Attach something to or alter the outside of your flat

Last updated: 26 February 2018

If you own a flat, you may want to add or change something on its external surface (its outside wall).

If you want to do this, you should first check to see if you need to apply for planning permission.

Permitted development

Many additions or improvements you want to make to the outside of your flat can be done without requesting planning permission.

If they meet a set of rules, you can add them without having to apply for it. This is called 'permitted development'.

Permitted development in this case only counts for additions that don't reach out more than a metre from your flat.

These include:

  • replacement windows (as long as you aren't altering the dimensions of the existing window or door)
  • solar panels
  • satellite dishes
  • flues (exhaust pipes)

You can add something to the outside of your flat through permitted development as long as it doesn't make the flat larger, and isn't:

  • a balcony, roof terrace or raised platform
  • a wind turbine
  • a flue forming part of a biomass heating system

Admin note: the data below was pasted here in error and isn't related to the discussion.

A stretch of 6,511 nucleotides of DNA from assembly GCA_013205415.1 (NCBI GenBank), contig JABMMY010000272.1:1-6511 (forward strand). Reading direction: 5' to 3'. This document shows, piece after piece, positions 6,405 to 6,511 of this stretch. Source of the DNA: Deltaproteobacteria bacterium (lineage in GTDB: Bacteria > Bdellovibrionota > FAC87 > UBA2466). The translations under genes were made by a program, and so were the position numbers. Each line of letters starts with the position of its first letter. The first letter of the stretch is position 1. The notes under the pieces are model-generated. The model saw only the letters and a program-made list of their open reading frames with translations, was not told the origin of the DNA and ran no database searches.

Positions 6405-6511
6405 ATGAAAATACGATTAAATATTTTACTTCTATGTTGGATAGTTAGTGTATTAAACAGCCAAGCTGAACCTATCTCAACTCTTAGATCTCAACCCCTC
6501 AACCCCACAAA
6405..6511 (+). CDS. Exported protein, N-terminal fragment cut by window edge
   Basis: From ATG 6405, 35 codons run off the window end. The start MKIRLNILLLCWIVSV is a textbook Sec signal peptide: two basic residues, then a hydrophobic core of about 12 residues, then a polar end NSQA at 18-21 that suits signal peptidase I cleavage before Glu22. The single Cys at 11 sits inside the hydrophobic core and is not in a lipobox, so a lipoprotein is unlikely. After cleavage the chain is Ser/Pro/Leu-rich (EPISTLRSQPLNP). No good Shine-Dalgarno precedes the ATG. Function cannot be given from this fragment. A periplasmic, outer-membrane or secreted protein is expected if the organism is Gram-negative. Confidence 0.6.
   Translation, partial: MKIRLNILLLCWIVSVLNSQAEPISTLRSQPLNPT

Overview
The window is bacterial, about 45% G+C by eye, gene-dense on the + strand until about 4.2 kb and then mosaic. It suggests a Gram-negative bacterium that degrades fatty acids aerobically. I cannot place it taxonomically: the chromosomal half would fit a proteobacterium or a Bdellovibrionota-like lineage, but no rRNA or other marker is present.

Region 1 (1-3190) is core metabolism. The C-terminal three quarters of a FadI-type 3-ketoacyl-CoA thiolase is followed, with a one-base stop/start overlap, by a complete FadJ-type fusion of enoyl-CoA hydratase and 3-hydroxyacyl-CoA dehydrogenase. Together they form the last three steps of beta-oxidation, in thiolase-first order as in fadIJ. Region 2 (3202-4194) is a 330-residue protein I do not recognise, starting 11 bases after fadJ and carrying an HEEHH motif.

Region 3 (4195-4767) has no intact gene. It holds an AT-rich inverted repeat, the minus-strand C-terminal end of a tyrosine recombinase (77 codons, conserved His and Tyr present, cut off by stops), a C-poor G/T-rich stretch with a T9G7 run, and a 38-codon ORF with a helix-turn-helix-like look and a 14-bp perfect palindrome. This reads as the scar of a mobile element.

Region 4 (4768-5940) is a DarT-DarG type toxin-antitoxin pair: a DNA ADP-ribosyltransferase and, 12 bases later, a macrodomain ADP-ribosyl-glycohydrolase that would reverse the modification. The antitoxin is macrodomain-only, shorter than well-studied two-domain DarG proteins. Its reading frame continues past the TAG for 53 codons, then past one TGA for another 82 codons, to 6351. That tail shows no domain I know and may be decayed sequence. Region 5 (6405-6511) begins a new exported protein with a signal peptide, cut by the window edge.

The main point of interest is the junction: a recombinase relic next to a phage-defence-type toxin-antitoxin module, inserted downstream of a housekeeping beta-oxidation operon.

• a flue forming part of a combined heat and power system
  • an air source heat pump
  • CCTV
  • in a conservation area or within the curtilage (the grounds behind your home) of a listed building

You should always check with your council's planning department to see whether you need to apply for planning permission. Even if you meet the permitted development rules, there may be other approvals you'll need to get.

Planning permission

If the addition or improvement you want to add doesn't meet the conditions for permitted development, you have to apply for planning permission.

Find out how to apply for planning permission, or contact your local council for further information.

Other approvals

You might need other approvals before you can carry out work. For example, you might need approval under the building regulations from the local council.

If you don't own the land on which the development is being carried out (for example, if you're a tenant or the land's in joint ownership), you may need to get the landowner's permission.

If you live in a listed building you will probably also need to obtain listed building consent.

It's your responsibility to make sure you get any necessary approval.